It can be nerve-racking waiting for a decision. The seconds seem like hours when you are waiting to see who’s hand is going to be raised in triumph: yours, or that of your opponent’s. There will always be the chance that things don’t go your way, that the judges didn’t see what you think they should have seen, that points you should have been awarded somehow went to your opponent. How will the match be called? Hard to say. My coach always said “don’t leave it in the hands of the judges.” Meaning: put them down; end it by knockout, and there will be no question who won. Likewise, when it comes to problem gambling, we might shake our heads and say “I hope they do something about this.” But who are “they?” If you are worried about what is being done in your community to prevent problem gambling, or to get those who develop problems connected to help, there are a lot of options that require only a little effort. March is National Problem Gambling Awareness Month (PGAM). It’s a great time to think about ways to increase public awareness of gambling disorder and the help that is available. I recently competed in an athletic event and wore a t-shirt designed to educate athletes about our increased risk for problem gambling. I also gave away t-shirts and information cards to some of the other participants, in order to help spread the word.
This is just one example of some of the things we can do to help. Whether or not our communities are prepared to prevent and address problem gambling? Not something we want to leave to chance. Consider some of the ideas below:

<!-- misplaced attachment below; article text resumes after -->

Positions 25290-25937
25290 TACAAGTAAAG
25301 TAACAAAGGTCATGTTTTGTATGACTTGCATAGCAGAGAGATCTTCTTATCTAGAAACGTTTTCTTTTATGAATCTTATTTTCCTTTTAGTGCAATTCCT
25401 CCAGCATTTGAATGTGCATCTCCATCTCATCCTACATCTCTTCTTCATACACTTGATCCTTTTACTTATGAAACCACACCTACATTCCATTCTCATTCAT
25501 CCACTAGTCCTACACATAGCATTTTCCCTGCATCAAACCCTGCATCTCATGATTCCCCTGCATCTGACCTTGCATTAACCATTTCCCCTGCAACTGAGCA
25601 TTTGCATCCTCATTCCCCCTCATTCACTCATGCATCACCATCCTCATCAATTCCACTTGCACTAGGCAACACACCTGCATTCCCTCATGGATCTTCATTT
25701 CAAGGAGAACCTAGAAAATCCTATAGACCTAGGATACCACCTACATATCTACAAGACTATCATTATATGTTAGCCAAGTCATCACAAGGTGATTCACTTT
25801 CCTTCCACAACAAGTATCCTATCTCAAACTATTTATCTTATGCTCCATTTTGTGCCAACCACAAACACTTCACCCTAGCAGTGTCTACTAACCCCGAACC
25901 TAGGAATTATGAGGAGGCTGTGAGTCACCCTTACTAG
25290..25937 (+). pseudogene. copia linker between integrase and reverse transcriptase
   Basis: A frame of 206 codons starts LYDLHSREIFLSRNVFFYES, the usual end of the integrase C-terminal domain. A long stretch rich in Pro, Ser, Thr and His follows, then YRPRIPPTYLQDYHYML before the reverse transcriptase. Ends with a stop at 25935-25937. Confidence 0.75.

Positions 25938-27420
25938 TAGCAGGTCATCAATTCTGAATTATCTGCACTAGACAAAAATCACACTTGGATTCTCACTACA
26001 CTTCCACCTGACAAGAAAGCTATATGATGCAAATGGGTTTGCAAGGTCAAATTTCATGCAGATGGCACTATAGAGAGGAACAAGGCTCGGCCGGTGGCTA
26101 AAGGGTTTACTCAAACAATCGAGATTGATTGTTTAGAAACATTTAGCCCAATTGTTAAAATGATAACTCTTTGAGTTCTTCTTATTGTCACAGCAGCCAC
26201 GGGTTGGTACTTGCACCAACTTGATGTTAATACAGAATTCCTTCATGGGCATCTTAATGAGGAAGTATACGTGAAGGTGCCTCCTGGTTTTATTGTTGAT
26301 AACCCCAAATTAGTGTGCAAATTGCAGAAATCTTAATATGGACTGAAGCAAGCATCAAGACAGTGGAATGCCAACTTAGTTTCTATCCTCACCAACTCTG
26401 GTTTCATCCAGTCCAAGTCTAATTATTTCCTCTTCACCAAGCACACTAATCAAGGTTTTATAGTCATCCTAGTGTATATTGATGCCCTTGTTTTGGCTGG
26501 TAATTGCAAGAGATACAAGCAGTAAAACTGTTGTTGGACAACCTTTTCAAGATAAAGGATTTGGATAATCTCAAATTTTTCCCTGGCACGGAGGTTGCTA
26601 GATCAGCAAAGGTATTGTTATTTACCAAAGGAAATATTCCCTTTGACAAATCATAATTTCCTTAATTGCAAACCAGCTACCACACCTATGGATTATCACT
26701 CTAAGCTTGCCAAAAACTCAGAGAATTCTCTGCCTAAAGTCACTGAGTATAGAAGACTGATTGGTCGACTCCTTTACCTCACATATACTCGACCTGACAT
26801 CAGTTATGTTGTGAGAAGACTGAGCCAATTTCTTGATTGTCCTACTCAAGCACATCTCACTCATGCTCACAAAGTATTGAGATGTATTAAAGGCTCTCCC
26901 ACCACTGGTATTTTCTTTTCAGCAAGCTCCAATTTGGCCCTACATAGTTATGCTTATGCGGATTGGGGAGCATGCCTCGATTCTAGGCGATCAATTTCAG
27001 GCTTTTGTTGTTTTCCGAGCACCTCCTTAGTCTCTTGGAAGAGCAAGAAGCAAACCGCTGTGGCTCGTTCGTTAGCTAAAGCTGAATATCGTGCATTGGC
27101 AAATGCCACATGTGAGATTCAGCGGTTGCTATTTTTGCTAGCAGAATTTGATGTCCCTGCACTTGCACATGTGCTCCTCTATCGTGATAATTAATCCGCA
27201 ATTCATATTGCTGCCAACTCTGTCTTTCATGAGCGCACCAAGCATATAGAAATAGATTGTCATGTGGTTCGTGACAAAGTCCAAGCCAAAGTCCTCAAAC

- write a letter or e-mail to your community leaders asking them about their efforts to prevent and address problem gambling. Cite what you know about the gambling available in your community, and the importance of all aspects of the community coming together to prevent any unintended social costs of problem gambling.
- reach out to your local gambling counseling program and seeing what they need. Do they have brochures you can keep in the lobby at your place of business? Do they have an awareness event you could share fliers for, sponsor or contribute to? Do they need help getting information out about their services? We are so fortunate to have a volunteer at our program that helps organize data from outreach events and send mailings out to groups we hope to connect to, in order to provide public awareness materials. This has been immeasurably helpful. Can you offer your organizational skills similarly? Who knows how you can help?!
- offer up your space for a support meeting
- host a public awareness event
- Print out and post information on problem gambling (check out http://www.ncpgambling.org as a starting point) and local help
- add the Problem Gambling Awareness Month image (below) to your email signature line
- discourage underage play. Most people don’t know that letting kids gamble (ex. giving them lottery tickets, placing a bet for them at the track, or a sporting event) increases their chance of developing a gambling problem. So, tell them. (But tell them nicely. We don’t know something until we do!)
- Can’t think of anything? E-mail email@example.com, and we can brainstorm. Thanks for reading.